I still remember the first time I met Brittney. At the time she and Bill worked together at Three Rings. It was my second time meeting Bill ever (OG readers will remember this as “Parts II & III – The office and burritos.“), and I made a complete fool of myself uncoyly revealing that I had read about his steampunk office in some blog on the Internet. Right then and there, he invited me to see the office and I clapped my hands like an Asian schoolgirl, instant regret filling my heart. Brittney was there and she was even kind enough to remember me when I visited the office a second time as Bill’s date (not yet Facebook-official GF) for my first Three Rings Game Night. (I forever regret being too painfully shy to play trivia. Bill identified Yul Brenner as Ken Watanabe and I started to question what I was getting myself into.)
Anyway, Brittney now works at Disney inspiring Disney animators in Visual Development. She is kind, talented, hard-working, and absolutely deserves all her accomplishments. Hearing her talk was really eye-opening for me, because she was well-prepared (unlike me with a bunch of eighth graders – I still ponder it.) and also spoke to the amount of preparation involved in making kismet work for you.
I’ve just received a book on mastering the elevator speech (Yes, Business Reading and I are giving it another go!), and thoughts of being on your toes while having the cases to back you up perfectly synthesized with Brittney’s experiences. It made me reflect on where I see artist friends not creating their chances and opportunities, and of course made me take a look at what I need to create more time for in my life.
As a packed room watched Brittney cut and slice her way to a curvy whimsical cockatoo, the social media manager inside me did what it does best, and I started tweeting. I must point out how odd it feels to be in a room full of people who are concentrated on one thing, and to have none of them hopping on Twitter to share it. Brittney was sharing so many concise, valuable gems, it was a pity to let it all live on only in individual sketchbooks. A lot of Brittney’s seemingly serendipitous timing was thanks to an approach to work that could just as easily be applied as an approach to life, so I started sharing it with whoever would listen. (Hey, it’s gotten me a job before.) I’ll try to retell Brittney’s story through a selection of my tweets from that day:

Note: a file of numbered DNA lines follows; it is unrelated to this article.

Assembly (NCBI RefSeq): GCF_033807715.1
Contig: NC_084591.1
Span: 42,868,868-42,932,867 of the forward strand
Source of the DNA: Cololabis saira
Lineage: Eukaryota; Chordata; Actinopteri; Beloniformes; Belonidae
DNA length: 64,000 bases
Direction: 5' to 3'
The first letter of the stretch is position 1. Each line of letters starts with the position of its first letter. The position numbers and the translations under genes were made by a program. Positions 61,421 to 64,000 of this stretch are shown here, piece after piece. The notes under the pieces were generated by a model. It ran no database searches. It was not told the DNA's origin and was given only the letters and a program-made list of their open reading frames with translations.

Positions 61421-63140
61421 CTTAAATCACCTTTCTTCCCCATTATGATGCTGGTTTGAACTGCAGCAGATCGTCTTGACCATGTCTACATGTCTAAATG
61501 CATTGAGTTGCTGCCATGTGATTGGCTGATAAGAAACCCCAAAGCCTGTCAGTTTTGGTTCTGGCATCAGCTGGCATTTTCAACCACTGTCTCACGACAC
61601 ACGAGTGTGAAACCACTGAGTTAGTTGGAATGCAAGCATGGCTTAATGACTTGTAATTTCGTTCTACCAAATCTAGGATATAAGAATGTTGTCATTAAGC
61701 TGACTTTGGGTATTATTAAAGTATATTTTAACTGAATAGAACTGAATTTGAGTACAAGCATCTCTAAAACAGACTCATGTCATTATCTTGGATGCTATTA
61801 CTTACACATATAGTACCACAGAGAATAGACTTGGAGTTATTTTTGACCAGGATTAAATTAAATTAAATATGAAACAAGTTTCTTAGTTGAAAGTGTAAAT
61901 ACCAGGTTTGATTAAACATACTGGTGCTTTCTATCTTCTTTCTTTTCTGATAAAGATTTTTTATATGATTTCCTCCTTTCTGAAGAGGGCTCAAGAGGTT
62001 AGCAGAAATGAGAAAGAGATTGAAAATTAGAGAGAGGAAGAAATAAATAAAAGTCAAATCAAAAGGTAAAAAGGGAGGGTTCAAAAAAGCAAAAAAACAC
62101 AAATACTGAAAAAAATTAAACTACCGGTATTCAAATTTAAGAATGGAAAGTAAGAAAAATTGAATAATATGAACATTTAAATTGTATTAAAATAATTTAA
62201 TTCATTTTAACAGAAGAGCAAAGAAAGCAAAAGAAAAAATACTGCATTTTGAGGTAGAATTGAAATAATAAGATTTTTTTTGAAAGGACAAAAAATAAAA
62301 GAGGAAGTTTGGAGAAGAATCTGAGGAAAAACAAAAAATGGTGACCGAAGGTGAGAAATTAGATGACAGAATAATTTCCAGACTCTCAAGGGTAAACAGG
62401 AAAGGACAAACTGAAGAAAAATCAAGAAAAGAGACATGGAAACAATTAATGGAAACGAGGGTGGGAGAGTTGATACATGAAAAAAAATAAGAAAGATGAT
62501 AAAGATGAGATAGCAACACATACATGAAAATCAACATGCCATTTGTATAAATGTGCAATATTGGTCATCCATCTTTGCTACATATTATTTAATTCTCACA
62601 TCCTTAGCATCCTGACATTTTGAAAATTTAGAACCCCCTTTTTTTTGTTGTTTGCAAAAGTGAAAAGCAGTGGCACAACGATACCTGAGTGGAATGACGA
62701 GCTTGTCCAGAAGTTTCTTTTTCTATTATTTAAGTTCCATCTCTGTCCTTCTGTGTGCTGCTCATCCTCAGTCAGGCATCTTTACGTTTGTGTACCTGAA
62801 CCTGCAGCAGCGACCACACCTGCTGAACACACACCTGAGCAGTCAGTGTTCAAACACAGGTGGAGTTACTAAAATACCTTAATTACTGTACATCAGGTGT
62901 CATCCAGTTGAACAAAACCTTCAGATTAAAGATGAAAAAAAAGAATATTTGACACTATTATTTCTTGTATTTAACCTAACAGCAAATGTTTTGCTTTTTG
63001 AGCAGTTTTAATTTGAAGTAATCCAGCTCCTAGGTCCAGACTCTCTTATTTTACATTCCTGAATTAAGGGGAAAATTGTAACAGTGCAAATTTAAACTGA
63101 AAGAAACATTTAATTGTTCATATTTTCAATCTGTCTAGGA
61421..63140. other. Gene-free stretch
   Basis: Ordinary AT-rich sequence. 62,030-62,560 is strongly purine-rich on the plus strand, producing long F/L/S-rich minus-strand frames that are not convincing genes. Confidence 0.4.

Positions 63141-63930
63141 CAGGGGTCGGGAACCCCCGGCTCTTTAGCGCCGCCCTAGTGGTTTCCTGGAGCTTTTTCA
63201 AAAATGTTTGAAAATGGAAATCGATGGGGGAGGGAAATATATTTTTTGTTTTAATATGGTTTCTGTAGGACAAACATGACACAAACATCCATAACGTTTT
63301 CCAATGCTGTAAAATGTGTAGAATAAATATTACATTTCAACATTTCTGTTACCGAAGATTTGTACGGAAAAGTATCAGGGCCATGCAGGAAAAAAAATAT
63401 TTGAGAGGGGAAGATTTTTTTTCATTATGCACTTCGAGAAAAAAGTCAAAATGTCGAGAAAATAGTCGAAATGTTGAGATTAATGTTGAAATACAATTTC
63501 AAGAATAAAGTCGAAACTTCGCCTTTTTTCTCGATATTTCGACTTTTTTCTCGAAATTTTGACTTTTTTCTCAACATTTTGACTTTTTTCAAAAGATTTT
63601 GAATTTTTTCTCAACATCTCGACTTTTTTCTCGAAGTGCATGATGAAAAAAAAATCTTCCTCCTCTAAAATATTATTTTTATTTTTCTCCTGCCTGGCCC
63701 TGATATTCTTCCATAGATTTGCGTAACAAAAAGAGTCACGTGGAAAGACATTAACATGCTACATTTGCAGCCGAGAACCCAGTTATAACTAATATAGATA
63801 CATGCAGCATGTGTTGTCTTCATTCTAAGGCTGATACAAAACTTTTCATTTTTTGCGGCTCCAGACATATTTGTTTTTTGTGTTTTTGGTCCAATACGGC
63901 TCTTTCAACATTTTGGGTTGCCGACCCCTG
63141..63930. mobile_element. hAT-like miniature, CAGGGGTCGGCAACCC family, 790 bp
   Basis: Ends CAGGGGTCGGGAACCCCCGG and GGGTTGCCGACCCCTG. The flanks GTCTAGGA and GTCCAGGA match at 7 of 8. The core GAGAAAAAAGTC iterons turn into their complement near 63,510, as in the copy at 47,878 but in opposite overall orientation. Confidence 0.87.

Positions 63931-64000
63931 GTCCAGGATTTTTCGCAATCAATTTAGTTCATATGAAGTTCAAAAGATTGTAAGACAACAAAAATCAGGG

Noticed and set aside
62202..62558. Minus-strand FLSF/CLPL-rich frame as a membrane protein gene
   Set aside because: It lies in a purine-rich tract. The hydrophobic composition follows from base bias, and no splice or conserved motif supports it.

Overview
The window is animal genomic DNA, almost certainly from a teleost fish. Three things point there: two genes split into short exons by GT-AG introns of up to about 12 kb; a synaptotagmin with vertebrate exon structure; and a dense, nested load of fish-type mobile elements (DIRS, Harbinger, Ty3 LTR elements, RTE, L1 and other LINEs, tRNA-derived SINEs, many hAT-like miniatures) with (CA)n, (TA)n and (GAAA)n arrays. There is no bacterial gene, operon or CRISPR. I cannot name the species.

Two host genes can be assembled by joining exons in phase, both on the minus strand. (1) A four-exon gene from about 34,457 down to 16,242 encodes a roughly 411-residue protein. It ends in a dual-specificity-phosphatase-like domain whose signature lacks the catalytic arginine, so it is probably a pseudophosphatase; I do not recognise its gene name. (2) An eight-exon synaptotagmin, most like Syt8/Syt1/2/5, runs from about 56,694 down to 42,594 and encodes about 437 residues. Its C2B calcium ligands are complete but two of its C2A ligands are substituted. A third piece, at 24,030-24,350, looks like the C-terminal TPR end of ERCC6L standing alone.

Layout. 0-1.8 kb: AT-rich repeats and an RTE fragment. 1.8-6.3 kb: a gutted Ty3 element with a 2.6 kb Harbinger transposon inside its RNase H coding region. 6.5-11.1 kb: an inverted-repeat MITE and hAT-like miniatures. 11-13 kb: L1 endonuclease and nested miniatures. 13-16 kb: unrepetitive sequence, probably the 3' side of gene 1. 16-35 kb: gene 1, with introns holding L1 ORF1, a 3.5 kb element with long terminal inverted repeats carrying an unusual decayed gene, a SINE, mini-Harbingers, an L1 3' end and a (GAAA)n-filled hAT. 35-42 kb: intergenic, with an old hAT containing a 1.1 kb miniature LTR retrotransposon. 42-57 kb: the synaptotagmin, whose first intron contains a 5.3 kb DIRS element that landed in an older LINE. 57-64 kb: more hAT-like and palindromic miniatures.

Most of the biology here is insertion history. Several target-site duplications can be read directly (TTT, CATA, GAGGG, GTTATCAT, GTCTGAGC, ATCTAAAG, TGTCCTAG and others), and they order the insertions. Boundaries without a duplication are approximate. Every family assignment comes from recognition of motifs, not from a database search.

So there you have it. When an experience closes, you must create opportunity for yourself. Great job, Brittney!
While I don’t want to beat up on a fledgling group, it is worth noting that at time of writing, the organization that coordinated Brittney’s talk has one blog post, two tweets on an account that has a different @username than the title of the group, and yet advocates how its mission is to get artists to “make luck happen.” You’ve got to get yourself out there if you want to create your own opportunities – This goes for groups of individuals, too! Give no one an excuse to not know you. I’m sure the people starting the group are just tight on time, but I hope they gather more personpower soon, because their organization’s message could definitely benefit the creative community at large!
One final note that Brittney brought up, unrelated to chance but just an oft-forgot suggestion that people in visual creative work neglect all the time:
I think it could be seen as a metaphor for life, too. People like drama high and low. Complacency is boring. Look to the right, look to the left, look to the outer forgotten thirds.